Developer: GAME FREAK Inc.
Platform: Nintendo Switch
Version Reviewed: eShop download (Pokémon Shield)
No. of Players: up to 4 players
Release Date: November 06, 2020 (Worldwide)
Price: $89.99 USD
A Triumphant return to Galar as we revisit our previous review for Pokémon Sword and Pokémon Shield and give it a well-needed update as we package in Expansion Pass details covering The Isle of Armor and The Crown Tundra. (Original review by Mike Scorpio with updated content by Solid Jack)
The year was 1996, Pokémon Red & Green (Blue) first released to the world on the Nintendo Gameboy and became an international phenomenon. It spawned a trading card game, anime TV series and films, multiple spin-offs, eight generations of mainline titles and more merchandise than any other known franchise.
Practically every Nintendo console, both handheld and home console has had some kind of variant of Pokémon game since the Gameboy and has continued to grow in popularity with every generation. The latest instalment to the series is Pokémon Sword & Pokémon Shield. It is the first in the mainline series to come to a home console and has since been met with a rather divided fanbase leading up to its release.
The mainline Pokémon series games follow the same typical story arch. You play as a young individual beginning their journey to be a Pokémon Trainer.
Along the way, you must fight and catch as many different types of Pokémon that you can, with the ultimate goal, of course, to take on Gym Leaders with the hopes to make it into the Pokémon League of that region and become a Pokémon Master. Now, while Sword & Shield choose to ignore some of the steps taken in Sun & Moon, there are some formula changing steps elsewhere in the game.
Base Game Content: Welcome to the Galar region, based on the United Kingdom. You play as the player character who is about to embark on their Pokémon journey. Your in-game best friend Hop becomes your friendly rival who lives in the shadow of his big brother, the undefeated Champion Leon. When Leon comes to visit his hometown of Postwick, he gives you the option to choose one of three Pokémon; Grookey, Scorbunny & Sobble.
After choosing your ideal starter, Hop will choose the one your Pokémon is super effective against. Leon will be left with the Pokémon that is strong against yours. The both of you begin to set off on your adventure when you find that a Wooloo has escaped into the dark woods known as Slumbering Weald.
The pair of you go into the woods and find yourselves surrounded by a thick fog. During this fog, a wild Pokémon in the form of a wolf appears, you try to fight it but your attacks do nothing to the beast. You and Hop then pass out and reawaken when Leon comes to find you.
After regaining consciousness, you have to head back to your house and say goodbye to your mother. She gives you some provisions for your big journey, including 5 Poké Balls and 30,000 Poké Dollars (Thanks Mum!). You then set off on your grand adventure to become a Pokémon Master.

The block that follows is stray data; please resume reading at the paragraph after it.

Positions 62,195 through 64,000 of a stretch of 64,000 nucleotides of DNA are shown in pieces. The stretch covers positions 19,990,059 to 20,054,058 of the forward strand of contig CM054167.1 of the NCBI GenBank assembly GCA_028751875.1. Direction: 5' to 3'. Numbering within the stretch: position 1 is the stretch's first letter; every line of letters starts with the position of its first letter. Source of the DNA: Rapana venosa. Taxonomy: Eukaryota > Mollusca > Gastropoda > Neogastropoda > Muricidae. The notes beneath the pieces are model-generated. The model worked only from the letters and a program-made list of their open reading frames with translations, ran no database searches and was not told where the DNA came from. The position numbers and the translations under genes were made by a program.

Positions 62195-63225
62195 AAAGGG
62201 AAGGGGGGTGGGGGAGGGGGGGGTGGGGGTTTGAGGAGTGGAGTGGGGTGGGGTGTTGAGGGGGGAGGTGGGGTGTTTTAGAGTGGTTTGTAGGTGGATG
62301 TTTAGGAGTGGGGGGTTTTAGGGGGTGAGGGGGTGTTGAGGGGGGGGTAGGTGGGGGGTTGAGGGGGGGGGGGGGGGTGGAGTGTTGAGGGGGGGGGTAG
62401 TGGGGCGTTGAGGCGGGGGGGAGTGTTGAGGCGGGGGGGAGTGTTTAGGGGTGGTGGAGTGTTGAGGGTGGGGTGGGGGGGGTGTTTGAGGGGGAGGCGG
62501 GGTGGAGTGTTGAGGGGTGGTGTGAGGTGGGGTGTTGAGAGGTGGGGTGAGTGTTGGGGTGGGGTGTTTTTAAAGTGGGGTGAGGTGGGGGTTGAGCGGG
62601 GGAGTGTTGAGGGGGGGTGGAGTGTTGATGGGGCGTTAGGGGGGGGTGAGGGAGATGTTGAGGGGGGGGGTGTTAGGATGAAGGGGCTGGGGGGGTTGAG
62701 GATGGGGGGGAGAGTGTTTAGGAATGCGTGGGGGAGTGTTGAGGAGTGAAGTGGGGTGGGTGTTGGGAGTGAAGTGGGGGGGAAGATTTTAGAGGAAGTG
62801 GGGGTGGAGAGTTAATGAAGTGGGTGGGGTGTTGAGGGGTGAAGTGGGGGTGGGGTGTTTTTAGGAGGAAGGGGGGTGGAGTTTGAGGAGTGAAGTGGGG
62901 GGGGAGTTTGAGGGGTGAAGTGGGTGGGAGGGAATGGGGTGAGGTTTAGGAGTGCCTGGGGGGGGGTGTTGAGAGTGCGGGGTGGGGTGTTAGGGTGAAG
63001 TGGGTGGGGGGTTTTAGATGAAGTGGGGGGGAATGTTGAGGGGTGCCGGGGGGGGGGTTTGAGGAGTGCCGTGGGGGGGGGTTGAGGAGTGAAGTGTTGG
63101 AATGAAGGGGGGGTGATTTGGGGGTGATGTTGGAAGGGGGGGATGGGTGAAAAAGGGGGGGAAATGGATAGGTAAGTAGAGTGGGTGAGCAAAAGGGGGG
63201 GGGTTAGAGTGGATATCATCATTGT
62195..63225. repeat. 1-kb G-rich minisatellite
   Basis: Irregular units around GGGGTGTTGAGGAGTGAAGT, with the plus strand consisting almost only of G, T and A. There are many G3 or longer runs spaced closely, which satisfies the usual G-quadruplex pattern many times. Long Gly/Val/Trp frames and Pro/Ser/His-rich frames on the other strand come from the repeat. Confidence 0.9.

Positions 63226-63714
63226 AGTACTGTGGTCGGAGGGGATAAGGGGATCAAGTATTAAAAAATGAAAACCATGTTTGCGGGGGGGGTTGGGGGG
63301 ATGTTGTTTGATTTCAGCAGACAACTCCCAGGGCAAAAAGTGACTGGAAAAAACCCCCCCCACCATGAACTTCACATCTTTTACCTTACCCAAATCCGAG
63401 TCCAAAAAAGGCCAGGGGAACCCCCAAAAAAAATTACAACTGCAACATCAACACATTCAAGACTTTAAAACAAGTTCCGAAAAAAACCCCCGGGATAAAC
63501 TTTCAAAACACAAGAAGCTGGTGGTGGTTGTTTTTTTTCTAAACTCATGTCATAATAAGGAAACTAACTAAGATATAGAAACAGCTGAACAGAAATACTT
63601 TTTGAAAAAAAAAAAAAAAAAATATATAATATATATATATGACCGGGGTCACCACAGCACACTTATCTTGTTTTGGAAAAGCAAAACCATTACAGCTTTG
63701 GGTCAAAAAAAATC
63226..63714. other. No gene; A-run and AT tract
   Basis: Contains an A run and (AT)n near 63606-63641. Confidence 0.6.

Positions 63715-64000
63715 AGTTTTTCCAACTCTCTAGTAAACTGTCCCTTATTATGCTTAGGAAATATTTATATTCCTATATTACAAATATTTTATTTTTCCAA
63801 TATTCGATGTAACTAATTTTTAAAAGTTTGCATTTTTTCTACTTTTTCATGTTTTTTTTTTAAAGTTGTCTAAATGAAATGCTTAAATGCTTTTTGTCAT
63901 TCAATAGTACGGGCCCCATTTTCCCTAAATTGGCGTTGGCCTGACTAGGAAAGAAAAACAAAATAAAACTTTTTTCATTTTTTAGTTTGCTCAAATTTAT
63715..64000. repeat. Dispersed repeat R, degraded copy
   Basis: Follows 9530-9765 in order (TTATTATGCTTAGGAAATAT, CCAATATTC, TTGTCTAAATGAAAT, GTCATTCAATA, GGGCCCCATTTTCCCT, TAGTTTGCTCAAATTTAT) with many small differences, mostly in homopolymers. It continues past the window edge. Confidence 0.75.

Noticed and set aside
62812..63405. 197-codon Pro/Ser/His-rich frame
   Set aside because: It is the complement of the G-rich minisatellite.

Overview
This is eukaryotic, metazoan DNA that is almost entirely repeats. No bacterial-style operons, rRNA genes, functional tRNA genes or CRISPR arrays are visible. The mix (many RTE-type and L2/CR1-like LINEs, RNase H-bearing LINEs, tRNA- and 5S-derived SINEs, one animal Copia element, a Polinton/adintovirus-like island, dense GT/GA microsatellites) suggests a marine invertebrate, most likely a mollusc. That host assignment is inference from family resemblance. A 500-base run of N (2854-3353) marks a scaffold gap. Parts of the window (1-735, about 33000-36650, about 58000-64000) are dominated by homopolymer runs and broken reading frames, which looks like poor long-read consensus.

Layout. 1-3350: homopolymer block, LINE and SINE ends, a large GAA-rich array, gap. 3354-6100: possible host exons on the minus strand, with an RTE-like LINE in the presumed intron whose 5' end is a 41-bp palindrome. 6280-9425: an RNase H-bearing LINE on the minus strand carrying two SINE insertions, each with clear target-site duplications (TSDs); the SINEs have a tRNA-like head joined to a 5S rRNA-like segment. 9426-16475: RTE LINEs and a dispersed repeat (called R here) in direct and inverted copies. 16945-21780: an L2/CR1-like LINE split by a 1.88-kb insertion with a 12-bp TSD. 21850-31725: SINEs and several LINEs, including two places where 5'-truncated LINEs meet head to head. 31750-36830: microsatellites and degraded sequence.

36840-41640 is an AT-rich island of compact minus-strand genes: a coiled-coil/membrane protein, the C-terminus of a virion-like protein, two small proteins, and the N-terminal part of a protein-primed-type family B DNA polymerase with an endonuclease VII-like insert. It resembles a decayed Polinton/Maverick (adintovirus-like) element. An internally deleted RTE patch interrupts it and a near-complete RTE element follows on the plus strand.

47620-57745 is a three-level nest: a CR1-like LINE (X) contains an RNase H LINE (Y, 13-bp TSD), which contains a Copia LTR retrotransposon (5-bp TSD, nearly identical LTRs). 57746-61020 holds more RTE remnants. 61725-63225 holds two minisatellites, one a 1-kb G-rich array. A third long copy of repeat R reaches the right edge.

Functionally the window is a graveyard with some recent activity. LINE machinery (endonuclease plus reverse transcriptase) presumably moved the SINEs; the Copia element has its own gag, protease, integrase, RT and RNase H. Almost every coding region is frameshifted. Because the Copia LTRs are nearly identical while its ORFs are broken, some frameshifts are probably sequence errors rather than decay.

The Isle of Armor: For the players seeking something a little more than just becoming a Pokémon Master, they can head East on a mission to become a student to the man who taught Leon everything he knows about being a Pokémon Master and prove yourself worthy of training a different kind of Legendary Pokémon, all whilst exploring a stunning island with plenty of interesting locales.
The Crown Tundra: For even more added story, however, players are free to head South to the Crown Tundra, where they can team up with the explorer Peony and embark on three legendary quests that will see you rediscovering the Legendary bird trio, learning and meeting a big-headed Pokémon called Calyrex, whom desperately requires your head and wake sleeping giants, all before you can prove just how masterful you really are and take on the Galarian Star Tournament.
The main gameplay formula for Pokémon Sword & Shield is very much like any other Pokémon game. You have to find, fight and catch Pokémon to build up a team of your 6 strongest Pokémon. From there, you must take on each of the 8 Gym Leaders to earn their badges that will allow you to train and raise higher-level Pokémon.
There are 400 different Pokémon to catch and raise, which is just under half of the 800 0r so Pokémon over the series’ history. The lack of the national dex has caused a number of fans to turn sour against the game but 400 Pokémon is still quite a number that I have still yet to reach, though I am almost 3 quarters of the way there.
Pokémon Battles are the real focus, especially against other NPC trainers or real-life players. Each trainer takes it in turns to attack, with the fastest Pokémon in battle going first. All Pokémon can use one of four different moves that can directly attack, increase/lower stats and/or cause status effects. Players then go back and forth until one team has no more Pokémon to battle.
As well as attacking, trainers also have the option to swap out Pokémon, use items or Run (only possible against Wild Pokémon. When fighting wild Pokémon, if you get the opposing Pokémon weakened enough, you may get the opportunity to catch it providing you have Pokéballs. Some Pokéballs are more effective against different types of Pokémon. Net Balls are good against Water and Bug Pokémon, Dusk Balls are good for catching Pokémon at night or in dark areas, etc.
There are several towns connected by routes for players to visit. The routes provide areas for trainers to find wild Pokémon and the occasional trainer battle. As you progress, the level of the wild Pokémon will gradually get higher, which gives you a general idea of what level your own Pokémon should be when you reach the next Gym Leader.
In the eight major towns, there is a Gym, a Pokémon Center or two and any of the following amenities; Boutique, Hair Salon, Move Tutor, Battle Café, etc. The gyms differ somewhat from other games in that each one has a Gym mission to be completed first. Some are in the form of puzzles, others can be in the form of a quiz. There are still gym trainers to beat before going up against the leader of the Gym and their type-specific Pokémon.
CONTENT & FEATURES: (Revised)
Base Game Content: When it comes to content, there is quite a lot of it in Pokémon Sword & Pokémon Shield. Features that have been staples in the other Pokémon games make a return like Berries, item holding, and breeding. Berries work like just like items but when held by a Pokémon, the Pokémon will automatically use it when needed, without using up a turn in battle. Pokémon can also hold other items that can give increase the power of certain moves, generate HP of hurt enemies when attacked.